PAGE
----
A study undertaken by Forestry Commission Scotland has revealed that many more people visit woodlands than previously realised. The figures show an impressive 9.1 million woodland visits are made to forestry land each year.
Most people who visit Forestry Commission locations are walkers (76%), while 8% of all visits are by cyclists. The rest say they enjoy the woodlands for sightseeing, wildlife and picnics, according to the All Forests Survey 2.
The survey also showed that 77 per cent of people visiting Scotland’s woodlands are Scottish, while 15 per cent are from elsewhere in the UK and eight per cent come from abroad.
10 great forestry things to do
1. Bushcraft for families
Head to the New Forest to learn about life in the great outdoors. You’ll build a shelter, light a fire and discover lots about the flora and fauna of the National Park.
See: New Forest
2. Have an adventure
Check out the Woodland Trust’s Adventure Woodland Booklets, which have been created with Westonbirt Arboretum. There are lots of fresh ideas for families including making mud pies, hosting a fairy tea party, going on a story walk, building a den and creating magic wands and woolly acorns.
3. How old is a tree?
One way to learn about tree growth is to look at annual rings. Tree rings show patterns of change in the tree’s life as well as changes in the area where it grows. By counting a tree’s growth rings, you can tell the age of that part of the tree at the time it was cut. Every growth season, a tree adds a new layer of wood to its trunk and limbs.
4. Go for a short walk
Every forest boasts an array of paths and routes. Three great routes in Scotland include:
- Pond Trail at Aldie Burn: A short distance from the A9 at Tain, you’ll find the babbling waters of Aldie Burn. The red waymarked pond trail is a short (around half an hour) and offers plenty of picnic spots.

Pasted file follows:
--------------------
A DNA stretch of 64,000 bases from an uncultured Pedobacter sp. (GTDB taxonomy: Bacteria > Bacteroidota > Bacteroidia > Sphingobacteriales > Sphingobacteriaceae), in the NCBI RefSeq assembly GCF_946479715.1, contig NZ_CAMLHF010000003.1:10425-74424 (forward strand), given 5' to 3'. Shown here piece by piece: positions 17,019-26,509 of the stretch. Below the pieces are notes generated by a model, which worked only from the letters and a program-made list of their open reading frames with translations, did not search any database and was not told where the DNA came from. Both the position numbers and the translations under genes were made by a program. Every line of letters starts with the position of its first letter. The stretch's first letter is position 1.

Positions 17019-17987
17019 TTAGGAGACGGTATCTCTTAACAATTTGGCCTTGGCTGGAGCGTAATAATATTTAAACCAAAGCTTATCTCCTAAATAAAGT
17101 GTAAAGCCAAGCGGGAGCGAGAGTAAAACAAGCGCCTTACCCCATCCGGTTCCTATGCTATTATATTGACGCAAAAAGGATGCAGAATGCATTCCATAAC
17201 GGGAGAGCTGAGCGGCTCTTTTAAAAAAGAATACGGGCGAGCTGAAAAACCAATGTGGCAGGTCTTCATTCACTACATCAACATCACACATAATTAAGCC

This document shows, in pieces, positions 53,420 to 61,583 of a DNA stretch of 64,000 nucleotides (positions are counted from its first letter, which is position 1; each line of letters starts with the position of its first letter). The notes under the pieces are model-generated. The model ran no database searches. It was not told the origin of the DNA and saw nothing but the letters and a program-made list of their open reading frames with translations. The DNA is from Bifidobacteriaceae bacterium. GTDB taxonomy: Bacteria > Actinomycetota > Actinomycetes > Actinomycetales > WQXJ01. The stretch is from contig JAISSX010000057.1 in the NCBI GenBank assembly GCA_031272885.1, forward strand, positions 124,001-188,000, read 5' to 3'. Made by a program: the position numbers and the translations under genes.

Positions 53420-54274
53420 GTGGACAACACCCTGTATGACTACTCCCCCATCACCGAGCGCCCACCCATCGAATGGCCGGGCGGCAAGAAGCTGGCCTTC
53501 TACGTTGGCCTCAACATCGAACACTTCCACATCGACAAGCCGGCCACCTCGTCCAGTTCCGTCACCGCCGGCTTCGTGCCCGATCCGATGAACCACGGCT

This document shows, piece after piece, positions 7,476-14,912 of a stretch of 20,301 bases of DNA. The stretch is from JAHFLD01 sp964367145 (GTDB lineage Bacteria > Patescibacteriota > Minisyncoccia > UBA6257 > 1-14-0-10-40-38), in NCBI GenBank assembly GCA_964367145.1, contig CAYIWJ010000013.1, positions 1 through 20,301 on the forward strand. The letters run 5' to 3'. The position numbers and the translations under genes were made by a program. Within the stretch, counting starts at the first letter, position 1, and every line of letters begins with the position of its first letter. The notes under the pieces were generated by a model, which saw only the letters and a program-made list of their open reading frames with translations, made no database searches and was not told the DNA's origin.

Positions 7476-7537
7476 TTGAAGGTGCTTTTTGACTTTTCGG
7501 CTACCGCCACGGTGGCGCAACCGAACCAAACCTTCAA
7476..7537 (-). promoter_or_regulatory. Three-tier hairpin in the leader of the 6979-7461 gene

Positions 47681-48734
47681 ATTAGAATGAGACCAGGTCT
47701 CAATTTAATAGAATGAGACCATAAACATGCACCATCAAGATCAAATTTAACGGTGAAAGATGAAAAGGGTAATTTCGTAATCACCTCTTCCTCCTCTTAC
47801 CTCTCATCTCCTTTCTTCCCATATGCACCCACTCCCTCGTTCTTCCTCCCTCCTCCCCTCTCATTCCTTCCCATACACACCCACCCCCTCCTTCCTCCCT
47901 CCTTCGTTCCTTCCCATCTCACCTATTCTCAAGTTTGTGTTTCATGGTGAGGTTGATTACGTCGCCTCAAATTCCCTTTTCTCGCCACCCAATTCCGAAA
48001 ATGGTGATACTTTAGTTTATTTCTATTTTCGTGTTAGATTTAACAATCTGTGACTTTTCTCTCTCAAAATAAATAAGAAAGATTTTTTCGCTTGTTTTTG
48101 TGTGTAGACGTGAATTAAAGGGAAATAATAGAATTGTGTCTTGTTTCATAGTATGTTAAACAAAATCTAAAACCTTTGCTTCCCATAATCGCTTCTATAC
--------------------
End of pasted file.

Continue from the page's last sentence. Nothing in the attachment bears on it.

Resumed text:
- Beach Trail at Loch Morlich Beach: Located in the stunning Cairngorms, just outside Aviemore, you’ll find a sandy beach on the banks of Loch Morlich. The Beach Trail is ideal for a short stroll through ancient Caledonian Pines and along the loch shore.
- Hill 99 Trail at Culbin: Close to the coast in Moray is Culbin where you can follow the Hill 99 Trail as far as the Gravelpit Ponds. It’s another great spot for a picnic.
See: Scotland Forestry
5. Get on your bike
A series of seven purpose-built mountain biking centres, called the 7stanes, are located across the Scottish borders . Waymarked trails offer trails suitable for all types of riders.
6. Take a look at a log
It’s amazing how many things live in rotting old logs. This activity can be enjoyed in any forest where there is a rotting log. Look for bugs and beasties and note the wildlife that is growing on these logs. Why not get the kids to take photos so they can find out on-line what the bugs and growths are?
7. See an osprey
Woodland abounds with wildlife. For an up-close view of ospreys visit the Osprey Watch Centre at Glentress Forest, near Peebles,
See: Tweed Valley Ospreys
8. Swing like a monkey
Go Ape offers a high-level adventure amid the trees at a number of forests across the UK.
See: Go Ape
9. A closer look at leaves
Collect three to five different kinds of leaves for the ground. Now have a think about how the leaves differ, what they have in common, what is the longest, shortest, narrowest leaf etc.
10. Pack a picnic
Forests are a great place for a picnic especially if you are looking for shade in summer. Many woodlands have picnic benches set up at great spots for you. In Scotland there are some top picnic forests including Ae forest, near Dumfries; Otters Pool, in Galloway Forest Park; Boden Boo, near the Erskine Bridge; Rowardennan, on the banks of Loch Lomond; and Tentsmuir, just north of St Andrews.
See: Scotland Forestry
Journalist Fiona Russell is better known as Fiona Outdoors. She combines work and her love of the great outdoors in a "living the dream" career.